For those readers too young to remember, it was almost two decades ago that the Canadian government passed Bill C-103. A bill which imposed an 80% tax on advertisers who tried to geo-target a Canadian ad inside an American magazine.

The purpose of Bill C-103 was to stop the popular American magazine Sports Illustrated from producing a "split-run" magazine which would carry the same content in Canada and the United States but would contain U.S. ads for magazines distributed in the U.S. and Canadian ads distributed in Canada.

Bill C-103, was introduced after vociferous lobbying by the Canadian Magazine industry who claimed split-run magazines would siphon off lucrative advertising revenue and destroy the Canadian magazine industry.

One of the most vocal lobbyists and, not surprisingly, the greatest beneficiaries of Bill C-103 was Rogers Communications. Rogers was and remains to this day, Canada’s largest magazine publisher therefore it had the most to gain by banning the practice of split-run magazines.

Split Run Magazines and Geo-targeting are the same thing

For Internet savvy readers, split run magazines are simply the dead tree version of geo-targeted advertising on the web. Internet advertisers use geo-targeting every day to determine what country a visitor is from and then serve up a relevant advertisement.

For example, Rogers pays to advertise U.S. magazine websites who geo-target its visitors. The benefit to Rogers is they can advertise much more cheaply by using geo-targeted ads on a U.S. magazine website than if they had to advertise on a Canadian website whose only real audience is Canadians.



Why what Rogers does is hypocritical

If you haven’t already figured out the hypocrisy here, let me explain.

Rogers is buying split-run web ads on a U.S. magazine website, a practice that siphons off lucrative advertising revenue and helps to destroy the nascent Canadian web industry while at the same time railing against in the same practice in magazine publishing industry.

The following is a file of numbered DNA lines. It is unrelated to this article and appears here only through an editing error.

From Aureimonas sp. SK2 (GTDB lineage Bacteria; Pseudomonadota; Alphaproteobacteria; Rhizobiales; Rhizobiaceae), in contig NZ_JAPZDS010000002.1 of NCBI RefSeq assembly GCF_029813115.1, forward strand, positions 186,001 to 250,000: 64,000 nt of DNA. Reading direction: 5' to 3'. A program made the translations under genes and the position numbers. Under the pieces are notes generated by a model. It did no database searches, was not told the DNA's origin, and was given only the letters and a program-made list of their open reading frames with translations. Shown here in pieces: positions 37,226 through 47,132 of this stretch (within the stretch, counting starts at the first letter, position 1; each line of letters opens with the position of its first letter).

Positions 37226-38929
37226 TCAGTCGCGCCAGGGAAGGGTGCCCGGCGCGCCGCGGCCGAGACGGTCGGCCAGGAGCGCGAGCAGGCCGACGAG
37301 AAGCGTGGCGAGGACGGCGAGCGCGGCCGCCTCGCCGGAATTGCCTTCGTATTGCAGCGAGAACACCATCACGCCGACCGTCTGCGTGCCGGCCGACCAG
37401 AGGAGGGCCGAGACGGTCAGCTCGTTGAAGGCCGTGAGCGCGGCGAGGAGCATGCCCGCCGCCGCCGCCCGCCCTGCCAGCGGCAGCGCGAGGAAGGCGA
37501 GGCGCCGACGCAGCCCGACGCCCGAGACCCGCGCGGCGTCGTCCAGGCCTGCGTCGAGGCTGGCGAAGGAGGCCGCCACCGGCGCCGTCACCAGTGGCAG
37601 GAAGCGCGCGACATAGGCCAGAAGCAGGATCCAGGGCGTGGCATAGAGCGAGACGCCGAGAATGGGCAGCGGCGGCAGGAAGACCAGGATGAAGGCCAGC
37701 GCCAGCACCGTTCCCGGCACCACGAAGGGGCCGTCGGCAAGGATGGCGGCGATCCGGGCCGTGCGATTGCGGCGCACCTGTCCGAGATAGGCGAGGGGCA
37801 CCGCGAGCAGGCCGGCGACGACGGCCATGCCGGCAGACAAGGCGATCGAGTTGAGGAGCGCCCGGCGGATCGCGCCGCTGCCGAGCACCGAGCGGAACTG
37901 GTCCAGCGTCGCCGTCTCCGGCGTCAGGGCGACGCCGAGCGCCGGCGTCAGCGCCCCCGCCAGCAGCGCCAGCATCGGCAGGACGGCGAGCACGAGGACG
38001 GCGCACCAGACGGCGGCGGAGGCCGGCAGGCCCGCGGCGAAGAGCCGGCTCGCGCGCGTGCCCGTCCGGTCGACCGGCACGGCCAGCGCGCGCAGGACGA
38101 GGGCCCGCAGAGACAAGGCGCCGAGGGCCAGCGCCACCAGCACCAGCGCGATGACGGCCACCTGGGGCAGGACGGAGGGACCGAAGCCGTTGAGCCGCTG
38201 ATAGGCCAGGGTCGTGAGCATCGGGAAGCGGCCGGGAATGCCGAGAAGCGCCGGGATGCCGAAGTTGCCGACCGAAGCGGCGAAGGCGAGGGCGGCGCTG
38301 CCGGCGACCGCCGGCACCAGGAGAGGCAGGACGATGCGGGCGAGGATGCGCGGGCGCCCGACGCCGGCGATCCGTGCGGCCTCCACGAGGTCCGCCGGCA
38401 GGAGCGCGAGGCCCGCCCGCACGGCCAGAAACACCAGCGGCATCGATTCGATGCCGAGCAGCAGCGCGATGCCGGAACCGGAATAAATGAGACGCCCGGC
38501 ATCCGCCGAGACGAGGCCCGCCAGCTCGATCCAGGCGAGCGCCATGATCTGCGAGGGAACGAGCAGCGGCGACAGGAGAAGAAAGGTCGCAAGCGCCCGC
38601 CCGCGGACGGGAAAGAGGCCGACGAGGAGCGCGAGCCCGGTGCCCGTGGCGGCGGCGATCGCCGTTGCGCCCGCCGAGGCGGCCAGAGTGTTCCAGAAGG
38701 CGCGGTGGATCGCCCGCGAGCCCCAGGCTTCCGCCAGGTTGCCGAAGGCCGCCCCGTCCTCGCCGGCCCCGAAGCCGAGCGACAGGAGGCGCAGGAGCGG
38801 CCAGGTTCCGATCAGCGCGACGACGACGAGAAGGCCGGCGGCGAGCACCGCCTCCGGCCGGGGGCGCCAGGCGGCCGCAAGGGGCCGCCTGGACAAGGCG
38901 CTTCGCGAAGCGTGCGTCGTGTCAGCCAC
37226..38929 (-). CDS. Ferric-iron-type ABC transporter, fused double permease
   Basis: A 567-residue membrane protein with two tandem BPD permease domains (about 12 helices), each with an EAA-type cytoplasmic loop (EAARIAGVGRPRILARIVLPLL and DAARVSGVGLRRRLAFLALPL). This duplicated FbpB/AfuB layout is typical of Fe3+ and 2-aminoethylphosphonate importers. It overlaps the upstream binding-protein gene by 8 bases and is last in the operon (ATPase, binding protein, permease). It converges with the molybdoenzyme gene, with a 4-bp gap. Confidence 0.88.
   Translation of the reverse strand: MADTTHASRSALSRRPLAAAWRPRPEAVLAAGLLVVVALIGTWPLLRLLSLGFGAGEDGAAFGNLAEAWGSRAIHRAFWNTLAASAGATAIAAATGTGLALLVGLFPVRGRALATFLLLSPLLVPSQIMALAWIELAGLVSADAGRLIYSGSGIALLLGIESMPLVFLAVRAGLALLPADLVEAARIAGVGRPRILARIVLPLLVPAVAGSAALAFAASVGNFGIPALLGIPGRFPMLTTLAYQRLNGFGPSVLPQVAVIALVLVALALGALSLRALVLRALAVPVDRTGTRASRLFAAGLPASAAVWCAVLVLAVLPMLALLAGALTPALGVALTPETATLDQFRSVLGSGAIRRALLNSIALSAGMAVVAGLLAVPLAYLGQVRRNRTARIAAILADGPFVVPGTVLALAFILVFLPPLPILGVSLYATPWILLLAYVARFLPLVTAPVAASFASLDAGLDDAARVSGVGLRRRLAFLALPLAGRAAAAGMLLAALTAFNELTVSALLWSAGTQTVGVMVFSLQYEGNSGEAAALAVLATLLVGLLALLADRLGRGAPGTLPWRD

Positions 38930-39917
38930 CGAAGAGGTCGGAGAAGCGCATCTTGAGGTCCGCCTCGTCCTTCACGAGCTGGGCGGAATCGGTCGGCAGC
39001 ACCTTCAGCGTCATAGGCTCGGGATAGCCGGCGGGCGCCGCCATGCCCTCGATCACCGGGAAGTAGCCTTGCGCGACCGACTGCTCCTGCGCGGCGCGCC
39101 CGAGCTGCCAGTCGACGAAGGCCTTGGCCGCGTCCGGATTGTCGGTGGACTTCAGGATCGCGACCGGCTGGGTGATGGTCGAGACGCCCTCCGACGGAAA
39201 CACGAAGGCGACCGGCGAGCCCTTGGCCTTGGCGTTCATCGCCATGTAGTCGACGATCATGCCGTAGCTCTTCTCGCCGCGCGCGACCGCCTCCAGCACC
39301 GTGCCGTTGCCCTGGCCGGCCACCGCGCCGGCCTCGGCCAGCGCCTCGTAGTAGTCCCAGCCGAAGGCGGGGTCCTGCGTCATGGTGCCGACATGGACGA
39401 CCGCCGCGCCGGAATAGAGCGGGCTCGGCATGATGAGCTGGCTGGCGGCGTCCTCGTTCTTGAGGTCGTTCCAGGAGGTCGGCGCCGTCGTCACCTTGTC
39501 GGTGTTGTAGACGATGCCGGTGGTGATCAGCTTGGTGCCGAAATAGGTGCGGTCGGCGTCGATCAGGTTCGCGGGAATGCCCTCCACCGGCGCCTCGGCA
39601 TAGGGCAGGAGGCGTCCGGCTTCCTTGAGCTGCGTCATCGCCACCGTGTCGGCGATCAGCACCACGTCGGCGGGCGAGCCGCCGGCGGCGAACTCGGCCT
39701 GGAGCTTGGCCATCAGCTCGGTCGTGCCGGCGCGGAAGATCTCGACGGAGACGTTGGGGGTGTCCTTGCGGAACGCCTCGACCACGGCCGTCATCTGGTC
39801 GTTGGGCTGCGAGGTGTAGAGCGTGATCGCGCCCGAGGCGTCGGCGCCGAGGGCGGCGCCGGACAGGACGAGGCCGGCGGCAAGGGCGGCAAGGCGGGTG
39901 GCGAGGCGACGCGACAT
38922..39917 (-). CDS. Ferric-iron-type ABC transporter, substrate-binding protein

In summary, when Rogers is a publisher it lobbies the government to ban split-run advertising thereby forcing Canadian advertisers to spend all their dollars with Canadian publishers, however, when Rogers is an advertiser, the notion of supporting the Canadian web publishing industry goes out the window.

In principal, this website does not take issue with the practice of geo-targeted advertising despite its very negative aspect on our profitability and the negative impact on the development of the Canadian Internet industry.

We do believe, however, that it is hypocritical and unjust for media conglomerates such as Rogers to benefit from laws that prevent geo-targeting while engaging in the practice themselves.

It’s time for the Federal Government to stop the hypocrisy and to either:
  • eliminate the high tariff barriers placed on split run magazines; or
  • have the CRTC implement a ban on the practice of purchasing split-run (geo-targeted) ads on foreign websites.

Canadian Magazine, Television and, yes, Internet content providers can’t have it both ways. As advertisers, they must live by the same rules that they lobby for as publishers.

Split Run Magazines and the WTO

For the record, in 1997, the Canadian government was forced to back track on Bill C-103 after the World Trade Organization (WTO) agreed with a complaint by the United States that the 80% excise tax imposed on split-run magazines was a violation of the General Agreement on Trade in Services (GATS).

Rather than remain true to the spirit of free trade and the goals of the World Trade Organization, the federal government ignored American complaints and proposed the Foreign Publishers Advertising Services Ac (Bill C-55) which would imposes criminal penalties on U.S. and other foreign publishing companies that use the magazines they produce to advertise directly to Canadian readers.

By the beginning of the 21st Century the Canadian Magazine industry had killed any chance of split run magazines in Canada.

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